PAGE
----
Mechanisms and neuronal substrate involved in psychophysical tasks underlying visually guided navigation in humans
In our daily environment, visual motion provides a rich source of information, referred to as optic flow. Using psychophysics and functional Magnetic Resonance Imaging (fMRI), we investigated the mechanisms and neuronal substrate involved in visual motion tasks underlying visually guided navigation, such as heading, time-to-passage (TTP) and object trajectory perception.
First (Chapter 3), we studied the effect of directionally constrained noise on heading perception to investigate the contribution of spatial and temporal integration mechanisms. We found that spatial integration mechanisms play a critical role for tolerating high amounts of directionally constrained noise, while temporal integration mechanisms improve the accuracy of heading judgments. Through Ideal Observer Models (IOM), we provided computational evidence that the human visual system is not limited by 2D information available on the retina, but rather it recovers 3D scene information.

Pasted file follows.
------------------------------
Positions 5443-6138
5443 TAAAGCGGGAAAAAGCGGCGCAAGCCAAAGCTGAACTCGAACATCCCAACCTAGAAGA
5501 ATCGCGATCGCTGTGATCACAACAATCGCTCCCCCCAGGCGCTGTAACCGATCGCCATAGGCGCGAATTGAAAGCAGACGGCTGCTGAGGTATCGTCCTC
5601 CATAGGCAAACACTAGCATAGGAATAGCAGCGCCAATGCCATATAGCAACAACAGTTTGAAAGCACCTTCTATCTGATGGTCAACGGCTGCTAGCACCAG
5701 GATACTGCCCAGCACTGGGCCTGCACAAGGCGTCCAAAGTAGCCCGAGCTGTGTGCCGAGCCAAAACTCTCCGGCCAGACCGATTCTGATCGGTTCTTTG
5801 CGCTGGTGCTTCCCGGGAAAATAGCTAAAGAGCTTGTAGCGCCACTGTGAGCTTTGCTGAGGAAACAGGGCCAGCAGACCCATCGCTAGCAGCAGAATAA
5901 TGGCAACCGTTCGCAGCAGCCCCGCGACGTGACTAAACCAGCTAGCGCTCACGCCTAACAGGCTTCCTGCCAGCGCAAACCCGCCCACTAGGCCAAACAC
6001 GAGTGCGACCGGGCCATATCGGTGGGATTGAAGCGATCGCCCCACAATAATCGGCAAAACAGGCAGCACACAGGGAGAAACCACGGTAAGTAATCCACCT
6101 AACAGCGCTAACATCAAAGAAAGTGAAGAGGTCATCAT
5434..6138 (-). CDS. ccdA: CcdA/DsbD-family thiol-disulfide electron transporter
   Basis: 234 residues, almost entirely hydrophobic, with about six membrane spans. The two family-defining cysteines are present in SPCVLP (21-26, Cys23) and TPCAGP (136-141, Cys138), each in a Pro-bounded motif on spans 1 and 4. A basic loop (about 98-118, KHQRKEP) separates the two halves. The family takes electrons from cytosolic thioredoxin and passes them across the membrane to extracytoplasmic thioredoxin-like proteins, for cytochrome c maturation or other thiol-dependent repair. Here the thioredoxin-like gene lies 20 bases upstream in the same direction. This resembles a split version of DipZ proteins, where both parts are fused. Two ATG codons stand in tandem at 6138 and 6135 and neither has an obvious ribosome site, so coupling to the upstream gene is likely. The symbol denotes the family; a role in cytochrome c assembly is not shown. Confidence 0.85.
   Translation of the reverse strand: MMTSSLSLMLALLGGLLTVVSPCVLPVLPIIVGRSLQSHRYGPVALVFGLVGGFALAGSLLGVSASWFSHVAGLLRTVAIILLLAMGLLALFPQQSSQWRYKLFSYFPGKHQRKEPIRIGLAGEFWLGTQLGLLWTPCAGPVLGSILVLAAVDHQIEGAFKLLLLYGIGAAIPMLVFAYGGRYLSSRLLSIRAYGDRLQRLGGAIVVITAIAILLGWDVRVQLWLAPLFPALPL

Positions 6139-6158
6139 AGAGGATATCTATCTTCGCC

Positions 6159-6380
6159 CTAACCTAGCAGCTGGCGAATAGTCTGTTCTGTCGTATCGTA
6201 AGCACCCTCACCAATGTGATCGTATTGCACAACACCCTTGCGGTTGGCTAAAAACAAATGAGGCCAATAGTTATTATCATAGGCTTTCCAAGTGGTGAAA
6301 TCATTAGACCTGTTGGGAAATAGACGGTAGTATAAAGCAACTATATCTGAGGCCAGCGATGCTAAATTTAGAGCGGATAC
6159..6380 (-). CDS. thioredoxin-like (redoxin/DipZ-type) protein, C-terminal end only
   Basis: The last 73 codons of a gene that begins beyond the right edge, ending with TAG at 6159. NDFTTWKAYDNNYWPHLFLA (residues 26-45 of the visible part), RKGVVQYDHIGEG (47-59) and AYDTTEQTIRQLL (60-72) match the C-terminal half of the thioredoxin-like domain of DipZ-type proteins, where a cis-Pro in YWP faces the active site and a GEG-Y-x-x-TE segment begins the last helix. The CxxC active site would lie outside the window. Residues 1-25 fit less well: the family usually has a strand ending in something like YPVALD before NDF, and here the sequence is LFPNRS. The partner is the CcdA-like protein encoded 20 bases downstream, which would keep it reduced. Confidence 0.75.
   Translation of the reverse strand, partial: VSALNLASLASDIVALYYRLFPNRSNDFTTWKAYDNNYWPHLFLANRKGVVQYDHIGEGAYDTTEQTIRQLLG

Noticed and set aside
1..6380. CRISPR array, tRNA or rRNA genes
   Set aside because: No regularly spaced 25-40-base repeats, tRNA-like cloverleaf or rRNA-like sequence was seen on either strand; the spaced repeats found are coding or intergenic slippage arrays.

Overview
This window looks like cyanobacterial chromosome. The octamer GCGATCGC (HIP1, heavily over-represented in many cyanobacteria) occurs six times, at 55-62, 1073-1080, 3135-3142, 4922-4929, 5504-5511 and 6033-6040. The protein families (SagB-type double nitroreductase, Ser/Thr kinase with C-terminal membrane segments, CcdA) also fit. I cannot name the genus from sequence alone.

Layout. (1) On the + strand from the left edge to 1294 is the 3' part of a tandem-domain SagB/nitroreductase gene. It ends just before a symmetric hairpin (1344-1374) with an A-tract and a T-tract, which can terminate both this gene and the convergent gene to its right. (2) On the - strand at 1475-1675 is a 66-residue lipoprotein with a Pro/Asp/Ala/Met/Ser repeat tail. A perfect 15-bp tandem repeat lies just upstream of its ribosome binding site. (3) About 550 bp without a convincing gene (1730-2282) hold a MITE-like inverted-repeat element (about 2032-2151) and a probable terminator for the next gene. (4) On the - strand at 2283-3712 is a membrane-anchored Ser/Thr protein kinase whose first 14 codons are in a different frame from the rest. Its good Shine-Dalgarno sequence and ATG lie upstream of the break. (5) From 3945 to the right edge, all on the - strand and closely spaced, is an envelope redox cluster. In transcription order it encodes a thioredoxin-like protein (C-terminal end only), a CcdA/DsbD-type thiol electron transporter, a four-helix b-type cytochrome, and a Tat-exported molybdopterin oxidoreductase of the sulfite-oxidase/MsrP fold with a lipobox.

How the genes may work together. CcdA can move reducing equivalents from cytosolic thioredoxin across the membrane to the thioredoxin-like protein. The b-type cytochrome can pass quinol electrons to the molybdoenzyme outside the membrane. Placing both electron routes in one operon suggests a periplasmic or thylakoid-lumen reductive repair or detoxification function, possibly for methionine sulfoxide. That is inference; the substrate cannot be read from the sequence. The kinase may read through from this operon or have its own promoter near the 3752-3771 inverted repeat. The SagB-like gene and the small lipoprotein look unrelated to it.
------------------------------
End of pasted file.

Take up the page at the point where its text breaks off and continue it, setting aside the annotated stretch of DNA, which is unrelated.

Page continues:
Second (Chapter 4), in a psychophysical experiment on TTP perception, observers made judgments on relative arrival times for approaching objects (of constant size), whose trajectories were not on a collision path with the observer. In the absence of local expansion cues, observers mainly rely on the image velocities and the presence of global cues, i.e. optic flow, affects TTP judgments. The results of an fMRI study involving the same TTP task, revealed significant blood-oxygenated-level-dependent (BOLD) signal in motion processing areas such as human middle temporal area and intraparietal sulcus in addition to premotor and motor cortices and somatosensory association areas. The distribution of activation within these areas varied in proportion with the employed motion information cue complexity.
Third (Chapter 5), we used fMRI to study the neuronal substrate for object trajectory perception during self-motion in healthy control subjects and four stroke patients with posterior cortical lesions sparing human middle temporal area. These patients were impaired on lower-level motion tasks but they had normal performance on tasks involving optic flow including object trajectory perception. The cortical activation pattern in these patients was not different from that found in healthy controls, providing confirmatory neural substrate for the hypothesis that the precise computation of lower-level motion tasks is not critical for higher-level visually guided navigation tasks.
0541: Biomedical engineering